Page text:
The appellate court also determined that the expert’s specific causation opinion was inadmissible because it “was not based on sufficient facts and data about this particular delivery and because she did not reliably apply her computer program [methodology] to the particular facts of the case[.]”  Opinion, at *8.  She lacked facts necessary to support her opinions, including: (1) the size or shape of the plaintiff’s pelvis, and (2) the amount of maternal forces involved in the delivery.  The Court of Appeals found that the expert guessed regarding those facts without specifically confirming the numbers she used—“[w]ithout any facts about this mother and this baby and this delivery, [the expert] could only speculate that the situation here was comparable to the one in her computer simulation.”  Id. (emphasis added).   The Court of Appeals concluded: 

[T]he complete lack of information regarding the key elements of the situation results in an opinion that is substantially the product of assumptions and conjecture.  [The expert] had no rational basis for concluding that the same outcome produced in her computer simulation also occurred here.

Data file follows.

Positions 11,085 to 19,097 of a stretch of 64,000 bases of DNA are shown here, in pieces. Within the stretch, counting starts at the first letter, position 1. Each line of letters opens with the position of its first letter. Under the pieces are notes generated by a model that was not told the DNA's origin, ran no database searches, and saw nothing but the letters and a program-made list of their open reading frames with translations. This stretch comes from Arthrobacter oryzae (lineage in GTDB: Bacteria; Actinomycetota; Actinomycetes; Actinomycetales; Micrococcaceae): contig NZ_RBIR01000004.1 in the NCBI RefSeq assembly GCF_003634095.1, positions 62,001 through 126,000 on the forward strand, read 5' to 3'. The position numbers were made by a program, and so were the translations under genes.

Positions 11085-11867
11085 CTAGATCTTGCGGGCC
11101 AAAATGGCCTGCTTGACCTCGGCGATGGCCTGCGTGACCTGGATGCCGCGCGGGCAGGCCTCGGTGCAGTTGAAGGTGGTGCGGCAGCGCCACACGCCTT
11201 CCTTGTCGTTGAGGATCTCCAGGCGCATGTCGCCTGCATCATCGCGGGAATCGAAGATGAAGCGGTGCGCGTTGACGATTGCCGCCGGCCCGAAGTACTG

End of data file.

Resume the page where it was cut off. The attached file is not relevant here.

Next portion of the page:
Id. (emphasis added).  

Going forward, it will be interesting to see how Missouri courts and litigants use and reference Huett.  Thompson Coburn’s product liability attorneys continue to monitor the developments in Missouri law under amended § 490.065. 

Ben Harner, Carl Pesce and Paul Hess are members Thompson Coburn’s Product Liability practice group. 

[1]  Two opinions that have affirmed the exclusion of expert testimony are Gebhardt v. American Honda Motor Co., Inc., 627 S.W.3d 37, 44 (Mo. App. W.D. 2021) (excluding expert based on lack of reliability), and A.J.C. by and through J.D.C. v. K.R.H., 602 S.W.3d 857 (Mo. App. W.D. 2020) (excluding expert based on lack of qualifications).   

[2] As of the date of this writing, the Huett opinion has not been released for publication in the permanent law reports.  It is subject to a pending motion for rehearing or transfer (filed August 2, 2023) and may be modified, superseded, or withdrawn.  Page cites provided herein are to the Westlaw citation. 

[3] The Huett opinion did not specifically refer to the trial court as “gatekeeper,” but other Missouri appellate opinions, consistent with federal precedent, have used that terminology in first assessing the admissibility of expert testimony.  See, e.g., Gebhardt, 627 S.W.3d at 44; Ingham v. Johnson & Johnson, 608 S.W.3d 663, 700 (Mo. App. E.D. 2020).